The common denominator in all of these cases is Microsoft. These governments embraced the technology and services of Microsoft in embarking on their digital transformation. As a leading company in cloud-based services, Microsoft is working with governments globally to accelerate the rate of digital transformation.
The Roadmap to Transform
As part of its digital transformation strategy in helping organizations begin their journey, Microsoft has pinpointed four key focus areas. These are core drivers for the transformational journey.
The first area is to engage citizens. Engaging citizens through mobile services can enable governments to better understand citizen needs and how to satisfy it. This requires governments to sanction mobile citizen services and interacting with citizens on secure mobile government platforms.
Next is to empower government workers. It is about providing the infrastructure for public servants to collaborate and increase productivity through mobile platforms.
Another key area to focus on is to optimize government operations. With a trusted cloud service and solution, governments can increase operating efficiencies and cost savings.
Transform services is the last core area in Microsoft’s roadmap to achieve digital transformation. The vast amount of data collected by being digitalized can be used to create actionable analysis, insights and aid in better decision making.
Once these core pillars are applied by governments in their digital transformation, they often result in many fantastic and innovative ideas that enable greater citizen engagement, productivity, cost efficiency, better insights into data and boost service.
The Driving Force
Governments are faced with the challenge of delivering greater value to their citizens. Added to the increasing pressures from an aging and diverse population, citizens are demanding better and more digital engagement with governments at all levels.
“They need to meet their citizens from where they are coming from,” said Hermitage. “Citizens are demanding that government change. The same way they interact with their banks is the same way they want to interact with their governments.”
This driving force is pushing governments to deliver better services. By adopting cloud and mobile computing, governments are becoming more equipped with new tools to meet the challenges and demands from their citizens.
This demand from its citizens is helping governments to see the need to digitize so as to deliver better services.
The Main Obstacles
One of the main obstacles in moving to the cloud is security or the lack thereof.
“In the last five years security was an impediment to moving to the cloud. Today, it is an advantage for why governments are moving to the cloud,” Hermitage pointed out.
He went on to add that cloud is more secure than what organizations can deliver on premise. The change came about with the realization that the cloud can be as or more secure than what they have within their organization.
“Who can afford to replicate what Microsoft has done on security, research, innovation and security certifications,” Hermitage added. Microsoft has invested billions in research and development and security to become a trusted partner and provider of cloud technology around the world.
The other obstacle is how they think about embracing the cloud. Rather than working in silos, IT and business need to go hand in hand to deliver a better service. “It is not an IT initiative nor a business initiative. It is a joint initiative.” The way to solve this, according to Hermitage is to identify the biggest issues and make sure that the partners, both IT and business departments go and deliver.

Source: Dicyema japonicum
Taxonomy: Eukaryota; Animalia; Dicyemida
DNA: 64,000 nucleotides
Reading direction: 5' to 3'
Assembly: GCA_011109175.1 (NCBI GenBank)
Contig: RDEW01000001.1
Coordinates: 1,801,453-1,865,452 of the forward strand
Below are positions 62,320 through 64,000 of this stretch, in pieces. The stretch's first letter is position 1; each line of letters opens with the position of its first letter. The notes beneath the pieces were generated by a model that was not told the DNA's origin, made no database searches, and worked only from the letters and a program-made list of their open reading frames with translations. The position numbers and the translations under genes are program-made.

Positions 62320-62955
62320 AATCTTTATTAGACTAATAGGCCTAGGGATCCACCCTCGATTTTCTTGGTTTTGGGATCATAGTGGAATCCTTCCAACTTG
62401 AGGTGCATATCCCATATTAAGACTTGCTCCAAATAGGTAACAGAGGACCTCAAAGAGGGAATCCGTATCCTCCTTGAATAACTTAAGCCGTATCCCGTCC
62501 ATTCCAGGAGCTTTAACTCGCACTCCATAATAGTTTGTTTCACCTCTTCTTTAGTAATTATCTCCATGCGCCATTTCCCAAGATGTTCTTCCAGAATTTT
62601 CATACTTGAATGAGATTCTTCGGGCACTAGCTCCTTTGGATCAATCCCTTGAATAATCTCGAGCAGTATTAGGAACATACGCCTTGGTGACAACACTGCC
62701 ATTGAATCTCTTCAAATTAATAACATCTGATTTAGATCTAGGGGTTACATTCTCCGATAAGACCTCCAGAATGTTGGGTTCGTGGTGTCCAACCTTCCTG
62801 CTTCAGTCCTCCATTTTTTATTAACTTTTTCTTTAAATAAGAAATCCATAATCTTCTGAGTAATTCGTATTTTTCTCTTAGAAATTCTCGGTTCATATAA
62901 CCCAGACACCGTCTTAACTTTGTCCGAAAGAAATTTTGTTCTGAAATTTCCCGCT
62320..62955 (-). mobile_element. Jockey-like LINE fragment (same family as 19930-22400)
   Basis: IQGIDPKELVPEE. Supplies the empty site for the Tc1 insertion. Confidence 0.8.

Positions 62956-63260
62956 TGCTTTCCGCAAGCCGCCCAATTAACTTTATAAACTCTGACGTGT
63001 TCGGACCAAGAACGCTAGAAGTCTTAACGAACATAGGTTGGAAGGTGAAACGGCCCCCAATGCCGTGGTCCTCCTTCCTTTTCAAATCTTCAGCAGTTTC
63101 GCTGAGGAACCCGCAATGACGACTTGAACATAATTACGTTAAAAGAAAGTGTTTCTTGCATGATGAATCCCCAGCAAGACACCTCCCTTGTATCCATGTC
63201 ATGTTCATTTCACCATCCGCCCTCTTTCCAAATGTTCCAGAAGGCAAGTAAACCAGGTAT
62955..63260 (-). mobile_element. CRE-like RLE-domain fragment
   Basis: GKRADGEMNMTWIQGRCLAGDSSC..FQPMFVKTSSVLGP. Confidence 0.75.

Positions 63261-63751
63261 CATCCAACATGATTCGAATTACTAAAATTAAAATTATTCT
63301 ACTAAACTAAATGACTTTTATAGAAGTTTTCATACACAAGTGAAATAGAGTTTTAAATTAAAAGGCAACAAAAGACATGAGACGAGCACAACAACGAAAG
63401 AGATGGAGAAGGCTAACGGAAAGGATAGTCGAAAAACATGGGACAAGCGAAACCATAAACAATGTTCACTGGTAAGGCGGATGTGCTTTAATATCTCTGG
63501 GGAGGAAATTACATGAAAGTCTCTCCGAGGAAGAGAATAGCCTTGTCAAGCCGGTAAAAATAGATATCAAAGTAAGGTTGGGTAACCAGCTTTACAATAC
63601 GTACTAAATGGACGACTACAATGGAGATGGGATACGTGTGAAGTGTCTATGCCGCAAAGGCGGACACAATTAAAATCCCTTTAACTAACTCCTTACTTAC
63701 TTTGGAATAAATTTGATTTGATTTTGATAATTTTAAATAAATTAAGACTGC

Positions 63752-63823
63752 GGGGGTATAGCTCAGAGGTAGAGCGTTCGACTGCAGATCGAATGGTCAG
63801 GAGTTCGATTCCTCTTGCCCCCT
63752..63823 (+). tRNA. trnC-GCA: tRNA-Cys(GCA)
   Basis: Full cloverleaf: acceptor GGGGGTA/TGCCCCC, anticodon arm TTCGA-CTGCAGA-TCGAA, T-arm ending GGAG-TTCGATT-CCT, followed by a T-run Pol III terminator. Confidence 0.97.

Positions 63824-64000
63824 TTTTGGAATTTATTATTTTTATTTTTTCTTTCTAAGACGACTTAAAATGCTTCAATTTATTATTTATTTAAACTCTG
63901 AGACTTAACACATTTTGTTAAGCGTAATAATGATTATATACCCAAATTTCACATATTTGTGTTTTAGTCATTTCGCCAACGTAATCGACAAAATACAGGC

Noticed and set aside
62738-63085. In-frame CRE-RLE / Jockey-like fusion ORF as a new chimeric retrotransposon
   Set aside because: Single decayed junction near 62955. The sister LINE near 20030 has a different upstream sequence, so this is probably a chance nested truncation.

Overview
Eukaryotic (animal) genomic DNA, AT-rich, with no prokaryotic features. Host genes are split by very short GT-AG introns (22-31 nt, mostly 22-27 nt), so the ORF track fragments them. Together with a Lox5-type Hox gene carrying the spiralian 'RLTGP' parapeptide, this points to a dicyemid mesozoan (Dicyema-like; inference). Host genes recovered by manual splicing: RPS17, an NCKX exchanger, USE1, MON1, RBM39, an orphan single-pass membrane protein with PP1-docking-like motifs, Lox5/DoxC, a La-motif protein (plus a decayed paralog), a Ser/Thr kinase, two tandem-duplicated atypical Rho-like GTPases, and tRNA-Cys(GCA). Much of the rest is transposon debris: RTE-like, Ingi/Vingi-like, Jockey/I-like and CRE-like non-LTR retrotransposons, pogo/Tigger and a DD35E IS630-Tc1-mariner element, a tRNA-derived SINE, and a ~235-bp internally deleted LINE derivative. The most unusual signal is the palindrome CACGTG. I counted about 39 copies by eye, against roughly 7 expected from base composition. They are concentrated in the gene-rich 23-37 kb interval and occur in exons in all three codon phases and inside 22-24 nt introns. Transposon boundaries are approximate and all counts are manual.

There is no doubt that the digital transformation will continue to expand at a rapid rate. To help in this area, Microsoft is investing more in research and development to improve personal computing.
“It’s not about a device, it’s about you. You are the mobility that we care about,” Hermitage explained. “We want to make it more personal; like being able to use your voice, ink, cognitive services to enhance the experience you have, to make it work for you.”
Another area that is a big focus for Microsoft in digital transformation is business productivity and reinventing productivity. “The single biggest thing we all wish we have more of is time.” Hermitage went on to highlight the example of using Microsoft Outlook. “On your phone, you can use ‘Focused’ which is a small feature that can save you a few minutes a day. Over time the minutes add up. If it saves you 24 hours every few months. What would you do if you had 24 more hours?”
The intelligent cloud is also a focus for the leading technology company. “It is about how do we create an intelligent cloud that will help us make decisions. The amount of data that is being generated is incredible but it is not about how much data that is being created but about what can you do with it?” It is about making sense of the data to see what is going to happen. With AI and Machine Learning, Microsoft is positioning its customers to make decisions based on forward-looking. An example of this is predictive analysis, it is the use of data to see for example what impact a policy is going to have if implemented.
“It’s exciting and we’re just getting started,” Hermitage said.
Jason Hermitage is one of the speakers that will present on the topic of digital transformation at TechGov, an event that will be held on January 29 and 30 in Ottawa. His goal at TechGov is to inspire the attendees to walk away with what is possible that they can do in their work. It is about what they can do to help embrace the 4th Industrial Revolution as it relates to government. He will share stories on how other governments are taking advantage of new technology to deliver better citizen services and more open government. Also, he said that he wants to leave attendees inspired by what they can do today, not 10 years from now, to make an impact in their organization.